• More than half (57 per cent) of organisations reported theft after attack, including loss of customer data, finances or intellectual property. 50 per cent lost over $100,000 per hour and 42 per cent needed at least three hours to detect that they were under DDoS attack.
  • 76 per cent of organisations are investing more than last year in response to the DDoS threat.
  • 71 per cent of financial services firms attacked experienced some form of theft and 38 per cent found viruses or malware activation after an attack. With big money, customer trust and regulatory implications on the line, 79 per cent of financial services organisations are investing more this year than last.

Trossell warns: “You just never know how the next disaster strike can affect you no matter how you plan and asses your risks – something will always come out of the left field. Take the disaster of Marco Marsala as an example. He, in one mistaken moment of error, completely deleted has company. How? I let him explain in his own words. “I run a small hosting provider with less than 1,535 customers …..Last night I ran a small Bash script with rm- rf {foo}/{bar}.” This deleted all his servers and because backup servers were still mounted they got deleted as well!”

Best practice tips

Trossell therefore offers his top five best practice back-up and restore tips:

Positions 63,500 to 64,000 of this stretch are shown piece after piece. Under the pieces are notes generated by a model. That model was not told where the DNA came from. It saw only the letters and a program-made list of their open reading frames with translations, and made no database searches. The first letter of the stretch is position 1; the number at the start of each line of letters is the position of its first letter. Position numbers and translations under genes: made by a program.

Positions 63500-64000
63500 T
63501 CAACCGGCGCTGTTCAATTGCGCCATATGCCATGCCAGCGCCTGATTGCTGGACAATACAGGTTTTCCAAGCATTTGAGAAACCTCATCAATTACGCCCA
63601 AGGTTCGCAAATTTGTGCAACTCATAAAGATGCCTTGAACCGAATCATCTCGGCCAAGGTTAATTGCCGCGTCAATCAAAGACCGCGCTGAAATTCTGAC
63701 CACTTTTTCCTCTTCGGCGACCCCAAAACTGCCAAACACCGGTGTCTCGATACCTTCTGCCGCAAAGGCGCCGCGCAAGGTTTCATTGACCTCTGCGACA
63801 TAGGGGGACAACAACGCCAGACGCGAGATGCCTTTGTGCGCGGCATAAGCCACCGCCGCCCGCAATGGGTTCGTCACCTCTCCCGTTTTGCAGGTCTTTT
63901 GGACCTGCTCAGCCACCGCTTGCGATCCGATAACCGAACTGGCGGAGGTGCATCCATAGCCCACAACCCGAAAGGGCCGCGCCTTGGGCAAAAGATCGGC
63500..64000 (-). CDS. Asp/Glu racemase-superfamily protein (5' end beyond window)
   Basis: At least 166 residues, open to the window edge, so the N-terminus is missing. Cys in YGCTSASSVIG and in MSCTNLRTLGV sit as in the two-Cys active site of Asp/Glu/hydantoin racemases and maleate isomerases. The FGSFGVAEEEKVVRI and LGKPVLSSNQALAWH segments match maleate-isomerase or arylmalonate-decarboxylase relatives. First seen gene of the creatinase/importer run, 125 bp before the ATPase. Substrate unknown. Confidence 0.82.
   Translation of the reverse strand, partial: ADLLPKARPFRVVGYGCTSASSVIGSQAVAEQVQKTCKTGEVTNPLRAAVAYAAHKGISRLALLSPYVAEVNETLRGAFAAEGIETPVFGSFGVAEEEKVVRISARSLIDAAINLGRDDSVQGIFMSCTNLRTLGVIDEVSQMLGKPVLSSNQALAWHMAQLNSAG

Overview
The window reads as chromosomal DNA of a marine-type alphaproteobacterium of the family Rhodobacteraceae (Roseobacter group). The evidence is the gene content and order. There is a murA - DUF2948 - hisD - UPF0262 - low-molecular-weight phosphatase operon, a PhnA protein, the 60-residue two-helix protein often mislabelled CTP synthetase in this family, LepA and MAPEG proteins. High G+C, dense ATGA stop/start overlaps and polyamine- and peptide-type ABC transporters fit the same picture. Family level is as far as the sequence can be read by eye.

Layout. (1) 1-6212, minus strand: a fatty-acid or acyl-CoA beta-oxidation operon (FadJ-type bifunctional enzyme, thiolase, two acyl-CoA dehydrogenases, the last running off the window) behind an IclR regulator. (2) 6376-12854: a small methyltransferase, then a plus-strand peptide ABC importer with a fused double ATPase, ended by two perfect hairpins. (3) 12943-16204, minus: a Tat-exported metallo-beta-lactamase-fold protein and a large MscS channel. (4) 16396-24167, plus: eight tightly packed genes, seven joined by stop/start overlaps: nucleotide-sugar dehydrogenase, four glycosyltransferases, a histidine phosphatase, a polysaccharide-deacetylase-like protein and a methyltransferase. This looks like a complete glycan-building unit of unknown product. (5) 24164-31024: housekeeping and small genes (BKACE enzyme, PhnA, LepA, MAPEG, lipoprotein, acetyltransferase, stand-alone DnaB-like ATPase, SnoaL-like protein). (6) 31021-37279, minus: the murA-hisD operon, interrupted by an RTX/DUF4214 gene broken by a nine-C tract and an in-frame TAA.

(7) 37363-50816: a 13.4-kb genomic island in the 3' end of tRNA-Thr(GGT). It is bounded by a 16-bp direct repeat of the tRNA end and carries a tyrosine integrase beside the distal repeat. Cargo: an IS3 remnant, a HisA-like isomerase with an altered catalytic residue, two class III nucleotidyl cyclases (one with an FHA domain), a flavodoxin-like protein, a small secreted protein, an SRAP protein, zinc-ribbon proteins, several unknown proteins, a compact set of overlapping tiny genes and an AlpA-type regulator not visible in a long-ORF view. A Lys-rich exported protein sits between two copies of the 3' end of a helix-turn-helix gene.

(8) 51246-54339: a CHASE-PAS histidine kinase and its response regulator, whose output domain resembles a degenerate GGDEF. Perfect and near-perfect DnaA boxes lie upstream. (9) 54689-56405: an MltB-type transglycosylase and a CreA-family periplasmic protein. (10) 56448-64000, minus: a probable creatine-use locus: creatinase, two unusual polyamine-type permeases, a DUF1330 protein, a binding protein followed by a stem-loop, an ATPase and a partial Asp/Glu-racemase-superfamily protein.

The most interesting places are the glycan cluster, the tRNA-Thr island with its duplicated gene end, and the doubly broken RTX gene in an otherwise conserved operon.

1. Ensure that there is an air gap between live and backed up data to allow for data retrieval in the event of a ransomware attack and natural disasters.
  2. Identify threats and risks, people are finding new ways to threaten your data.
  3. Think data first, define the data you need to get back as this will define your back-up and restore policies as well as your infrastructure.
  4. Disaster recovery is everybody’s responsibility and not just IT’s. All senior executives should be involved, including CMOs. Don’t forget the buck ends with the CEO – get them involved as well.
  5. Practice, practice and practice.

Latency and packet loss

So data and operational security is as important an issue as being able to move data at speed across a Wide Area Network. But what is preventing data from being sent times as fast, and as fast as what? “The biggest issue about moving data from external sources across WANs is the way networks work against you in terms of latency and packet loss”, says Trossell. Fast networks can even be brought to their knees when the ‘road’ is too narrow, stopping your combine harvester from getting your product in from the fields to the factories for processing. Latency is this narrow road, and as Trossell says it’s a hidden performance killer, but it can be mitigated with solutions such as PORTrockIT.